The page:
And what was really incredible was in the in the months following, we didn’t have a lot of fallout. In fact, our patients — I observed anecdotally, as you mentioned — were doing very well. I even noticed that they were doing better than some of my friends and colleagues who had never had significant anxiety before and had received treatment for it.

And that made me wonder, like what happened? What was that about? It took a couple of years to dig ourselves out from the pandemic, and we actually had to expand our services quite significantly. But at some point I had the opportunity and the data to look and say, “Hey, what’s what’s going on here? And was there a trend?” And when we looked, it was just incredible what we found.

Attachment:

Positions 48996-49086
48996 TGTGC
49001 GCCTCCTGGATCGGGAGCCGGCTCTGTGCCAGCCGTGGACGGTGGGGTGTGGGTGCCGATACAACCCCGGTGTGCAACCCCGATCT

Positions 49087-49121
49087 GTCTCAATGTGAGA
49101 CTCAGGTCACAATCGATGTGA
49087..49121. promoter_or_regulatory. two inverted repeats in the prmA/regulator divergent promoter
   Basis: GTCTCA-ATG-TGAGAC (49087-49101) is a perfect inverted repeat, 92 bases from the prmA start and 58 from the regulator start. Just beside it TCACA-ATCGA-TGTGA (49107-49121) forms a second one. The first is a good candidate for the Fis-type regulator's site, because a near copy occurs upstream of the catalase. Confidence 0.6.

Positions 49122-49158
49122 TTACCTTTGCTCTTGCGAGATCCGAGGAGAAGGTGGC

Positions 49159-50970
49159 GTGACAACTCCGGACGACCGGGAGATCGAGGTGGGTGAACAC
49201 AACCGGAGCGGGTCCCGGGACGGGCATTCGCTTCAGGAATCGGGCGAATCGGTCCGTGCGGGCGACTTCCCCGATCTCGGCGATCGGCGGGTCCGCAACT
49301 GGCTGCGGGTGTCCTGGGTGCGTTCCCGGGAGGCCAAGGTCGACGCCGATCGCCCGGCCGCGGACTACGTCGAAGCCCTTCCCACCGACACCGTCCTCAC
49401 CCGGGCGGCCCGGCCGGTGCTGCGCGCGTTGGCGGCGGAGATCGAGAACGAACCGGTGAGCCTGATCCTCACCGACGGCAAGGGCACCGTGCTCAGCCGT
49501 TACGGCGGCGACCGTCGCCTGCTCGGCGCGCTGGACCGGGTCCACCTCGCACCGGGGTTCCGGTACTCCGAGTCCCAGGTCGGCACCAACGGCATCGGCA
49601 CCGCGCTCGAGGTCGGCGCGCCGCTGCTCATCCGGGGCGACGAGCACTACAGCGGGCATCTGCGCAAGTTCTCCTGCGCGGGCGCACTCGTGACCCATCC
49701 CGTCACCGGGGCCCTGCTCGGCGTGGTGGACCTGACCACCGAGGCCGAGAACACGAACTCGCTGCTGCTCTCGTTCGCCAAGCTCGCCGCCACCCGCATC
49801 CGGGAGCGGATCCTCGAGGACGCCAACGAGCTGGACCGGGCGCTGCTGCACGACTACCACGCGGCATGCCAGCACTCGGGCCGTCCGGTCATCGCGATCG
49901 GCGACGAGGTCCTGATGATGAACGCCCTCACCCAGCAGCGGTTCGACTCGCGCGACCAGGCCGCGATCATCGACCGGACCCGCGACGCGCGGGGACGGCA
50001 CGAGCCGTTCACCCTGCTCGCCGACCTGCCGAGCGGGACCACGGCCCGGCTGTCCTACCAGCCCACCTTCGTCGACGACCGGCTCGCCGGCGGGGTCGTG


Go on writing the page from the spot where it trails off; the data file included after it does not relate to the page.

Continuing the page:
BRODIE: So why do you think it is then that patients who were already being treated for anxiety before COVID, it seems like that treatment almost had like a protective effect.

ROSMARIN: Yeah, I might even call it an inoculation, of sorts of. A behavioral health inoculation, if you can say such a thing. The way that we approach our anxiety, our relationship with our anxiety is the primary determining factor in whether we thrive with it, whether we actually use it in a constructive way or whether it gets the better of us.

And one thing that our patients learn — and we practice primarily cognitive and dialectical behavior therapy — is that anxiety is not a disease. It’s not going to kill you. Something else will kill you. It feels like death, but we’ve never had a patient die from high anxiety alone. And that’s not the reality.

It is an emotion. It is a distressing emotion. But in of itself, it’s not a problem to have high levels of anxiety as long as we can know what to do in order to keep it in check, in order to move forward. And part of what moving forward means is accepting it and learning not to fight against it.